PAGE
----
Shares – Part 2
While you own the shares, you need to declare any dividend income you receive and you can claim deductions for related costs, such as management fees and interest on money you borrowed to buy the shares.
The main possible activities you need to be aware of at this stage are:
participating in a dividend reinvestment plan
participating in a bonus share scheme
receiving a call payment on a bonus share scheme
receiving non-assessable payments
being involved in company actions such as mergers, takeovers and demergers.
The key tax issues:
You need to declare all your dividend income on your tax return, even if you use your dividend to purchase more shares – for example, through a dividend reinvestment plan.
The costs you may be able to claim as tax deductions include management fees, specialist journals and interest on money you borrowed to buy the shares.
Receiving bonus shares can alter the cost base (costs of ownership) of both your original and bonus shares.
You can choose to roll over any capital gain or capital loss you make under an eligible demerger – that is, you do not need to tell us about your capital gain or capital loss the year the demerger occurs. Instead, you settle your tax obligations in the year that another CGT event happens to those shares.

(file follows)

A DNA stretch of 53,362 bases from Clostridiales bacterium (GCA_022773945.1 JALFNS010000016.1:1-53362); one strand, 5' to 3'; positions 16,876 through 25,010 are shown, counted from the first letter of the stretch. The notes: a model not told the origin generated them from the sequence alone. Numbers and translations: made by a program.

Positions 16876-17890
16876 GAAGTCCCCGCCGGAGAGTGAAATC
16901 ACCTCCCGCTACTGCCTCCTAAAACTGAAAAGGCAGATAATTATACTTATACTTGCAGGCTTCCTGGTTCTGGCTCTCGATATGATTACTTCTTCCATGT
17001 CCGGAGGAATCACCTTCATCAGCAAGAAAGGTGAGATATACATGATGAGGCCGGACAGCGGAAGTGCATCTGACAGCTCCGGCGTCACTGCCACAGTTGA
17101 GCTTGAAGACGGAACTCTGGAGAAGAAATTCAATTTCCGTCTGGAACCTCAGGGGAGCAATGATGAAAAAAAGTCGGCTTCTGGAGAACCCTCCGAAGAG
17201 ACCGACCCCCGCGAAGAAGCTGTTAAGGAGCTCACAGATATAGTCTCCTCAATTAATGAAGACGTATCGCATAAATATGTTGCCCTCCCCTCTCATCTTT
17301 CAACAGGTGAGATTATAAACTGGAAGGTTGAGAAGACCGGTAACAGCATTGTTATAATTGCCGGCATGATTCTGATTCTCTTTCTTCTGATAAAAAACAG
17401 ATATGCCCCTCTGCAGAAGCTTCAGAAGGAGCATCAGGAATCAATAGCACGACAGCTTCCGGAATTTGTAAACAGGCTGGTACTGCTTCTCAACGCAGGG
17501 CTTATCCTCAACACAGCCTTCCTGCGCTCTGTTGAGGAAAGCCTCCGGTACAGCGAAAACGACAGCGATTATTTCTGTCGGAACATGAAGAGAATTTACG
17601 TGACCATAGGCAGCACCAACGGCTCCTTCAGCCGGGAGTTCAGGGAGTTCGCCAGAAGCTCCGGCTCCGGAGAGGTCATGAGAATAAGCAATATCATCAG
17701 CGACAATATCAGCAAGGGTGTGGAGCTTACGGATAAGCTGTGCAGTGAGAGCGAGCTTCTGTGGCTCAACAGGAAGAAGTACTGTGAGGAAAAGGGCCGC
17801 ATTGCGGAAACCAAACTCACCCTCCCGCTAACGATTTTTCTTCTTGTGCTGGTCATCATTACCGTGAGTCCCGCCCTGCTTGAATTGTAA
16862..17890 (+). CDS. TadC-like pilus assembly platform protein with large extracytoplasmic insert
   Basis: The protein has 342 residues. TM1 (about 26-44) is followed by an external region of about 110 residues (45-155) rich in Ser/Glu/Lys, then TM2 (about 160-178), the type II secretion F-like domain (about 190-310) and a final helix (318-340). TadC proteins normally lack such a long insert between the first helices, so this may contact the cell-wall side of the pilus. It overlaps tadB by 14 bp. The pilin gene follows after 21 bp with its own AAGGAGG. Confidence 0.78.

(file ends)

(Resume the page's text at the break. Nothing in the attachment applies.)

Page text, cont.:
Disposing of shares
When you dispose of your shares, you generally make a capital gain or capital loss, both of which you need to take into consideration when preparing your tax return. It will be important to have records of the dates you obtained the shares and how much you paid for them when you go to work out your capital gain or capital loss.
You can dispose of your shares:
by selling them
by giving them away
by transferring them to a spouse as the result of a breakdown in your marriage or relationship
through share buy-backs
through mergers, takeovers and demergers
because the company you hold them in goes into liquidation.
The key issues:
You are likely to make either a capital gain or capital loss when you dispose of your shares.
Your capital gain is the difference between your cost base (costs of ownership) and your capital proceeds (what you receive when you sell your shares).
The ATO provides a number of calculators to help you work out your capital gain or capital loss.
You have a capital loss on your shareholding when an administrator or liquidator declares that a company’s shares are worthless – you are entitled to offset capital gains against that capital loss, even in future years.
You may be able to reduce your capital gain by the CGT discount of
50% if you have owned your shares for more than 12 months.
You may be eligible to claim a deduction for listed shares you give to a deductible gift recipient if the shares are valued at $5,000 or less and you acquired them at least 12 months earlier.
Shares – Part 3
Employee share schemes